The disparity between academics’ perception of the impact of their research and the opinions of policy-makers was recently underlined by a team of researchers from the University of Queensland who undertook cross-sectional surveys and semi-structured interviews with social science academic researchers and personnel in policy-relevant roles in public sector agencies. Michele Ferguson, Brian Head, Adrian Cherney and Paul Boreham look at some of their key findings from the study and offer suggestions for how to improve partnerships between academics and public sector staff.
From 2010 to 2013 a team of researchers from the University of Queensland ran a project similar in many respects to the LSE’s Impact of Social Sciences Project. The aim of this project was to examine research utilisation and impact within public sector agencies in Australia at both state and national levels, focusing on agencies whose responsibilities include human services policies and programs. Supported by an Australian Research Council (ARC) grant and with nine public sector industry partners and another 12 collaborating agencies, it was the largest study of its kind in Australia to date.
The study set out to establish the ways in which social science research was currently used within policy and program contexts in Australia, and to examine what conditions and circumstances support and hinder the use and uptake of academic social research. The project involved both cross-sectional surveys and semi-structured interviews with social science academic researchers and personnel in policy-relevant roles in public sector agencies. An important objective has been to find ways to bridge the “research-policy” gap: to enhance the translation and uptake of social research and improve research partnerships between academics and partners in public sector agencies and identify whether there are models for enhancing the policy-relevance and utilisation of social research knowledge.
Our public sector survey results demonstrate the importance of the ability of public sector staff to rapidly acquire research to draw upon and integrate into policy-decision making. Unsurprisingly, colleagues and other government agencies were cited as important and frequently consulted sources of knowledge and information. The internet was highly rated as a means of obtaining research information.
In contrast, the responses from the survey indicated that academic research, while valued and considered relevant, is not being used by the majority of staff in policy decision-making. Policy staff at both federal and state levels indicated major reservations about assigning high priority to academic research in their policy development work and only 16 percent of respondents reported that university research results have regularly influenced changes in policies developed by their unit. In addition, our results demonstrate a disparity between academics’ perception of the impact of their research and the opinions of public sector staff surveyed.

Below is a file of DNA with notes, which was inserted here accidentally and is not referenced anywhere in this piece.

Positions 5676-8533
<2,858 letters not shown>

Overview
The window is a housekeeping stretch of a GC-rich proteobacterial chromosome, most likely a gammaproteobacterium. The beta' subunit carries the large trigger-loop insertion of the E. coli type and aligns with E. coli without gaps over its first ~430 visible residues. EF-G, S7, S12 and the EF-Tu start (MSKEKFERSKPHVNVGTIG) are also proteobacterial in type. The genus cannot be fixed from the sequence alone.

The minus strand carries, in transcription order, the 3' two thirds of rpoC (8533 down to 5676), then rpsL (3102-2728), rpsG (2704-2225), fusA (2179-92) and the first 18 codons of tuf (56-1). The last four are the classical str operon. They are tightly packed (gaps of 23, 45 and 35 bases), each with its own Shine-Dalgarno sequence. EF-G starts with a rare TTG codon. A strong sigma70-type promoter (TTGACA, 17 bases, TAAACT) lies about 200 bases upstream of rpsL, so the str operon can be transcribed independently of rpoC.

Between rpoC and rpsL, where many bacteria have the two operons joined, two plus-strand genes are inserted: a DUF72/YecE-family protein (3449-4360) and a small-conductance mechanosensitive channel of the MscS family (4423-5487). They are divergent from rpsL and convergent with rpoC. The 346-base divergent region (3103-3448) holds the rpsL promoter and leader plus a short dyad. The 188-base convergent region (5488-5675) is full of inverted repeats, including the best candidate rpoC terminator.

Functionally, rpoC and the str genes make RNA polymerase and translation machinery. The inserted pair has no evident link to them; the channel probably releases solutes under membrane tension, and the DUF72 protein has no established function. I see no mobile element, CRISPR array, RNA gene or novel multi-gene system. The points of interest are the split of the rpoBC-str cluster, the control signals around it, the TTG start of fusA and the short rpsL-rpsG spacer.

Source: Are policy-makers interested in social research? Exploring the sources and uses of valued information among public servants in Australia (2014)
The main reasons provided by policy-makers for the low uptake of academic research were the perception that academic research is not available when needed, is difficult to access, or is not being translated in a user-friendly form for policy-makers. Other key factors included a reported absence of opportunity to build relationships with academic researchers outside the public service; and a perceived or real lack of training for staff in collecting and analysing policy-related data or information (although this varied widely between agencies). The challenges of time pressures, media-driven crises, political priorities, and fiscal constraints were very evident to respondents.
Almost half of the respondents agreed with the perception that academic researchers don’t make enough effort to initiate contact or to disseminate their research to policy-makers or practitioners, and lack expertise in how to communicate their research to policy-makers or practitioners. This is in alignment with results from our academic survey, in which respondents prioritised the importance of publication of articles in refereed journals over other forms of presenting and discussing research. Reasons for this, given by academic respondents, include the high time and effort costs in relationship-building and translating results, and academic reward systems and funding structures which do not adequately recognise or reward dissemination and non-academic research use and impact. Networks and partnerships that might support research uptake are often undermined by turnover of staff in public agencies. The lack of forums and networks available to bring together researchers and non-academic end-users of research were also cited as barriers to research translation.
Our results suggest that the current processes, practices and circumstances of both academic researchers and policy-makers inhibit the translation and uptake of academic research within public agencies. As pointed out in the current literature, public sector agencies and academic institutions have very different cultures, incentives and expertise. Both policy staff and researchers attest to the need for better processes for research translation and interaction, and opportunities to build networks and relationships.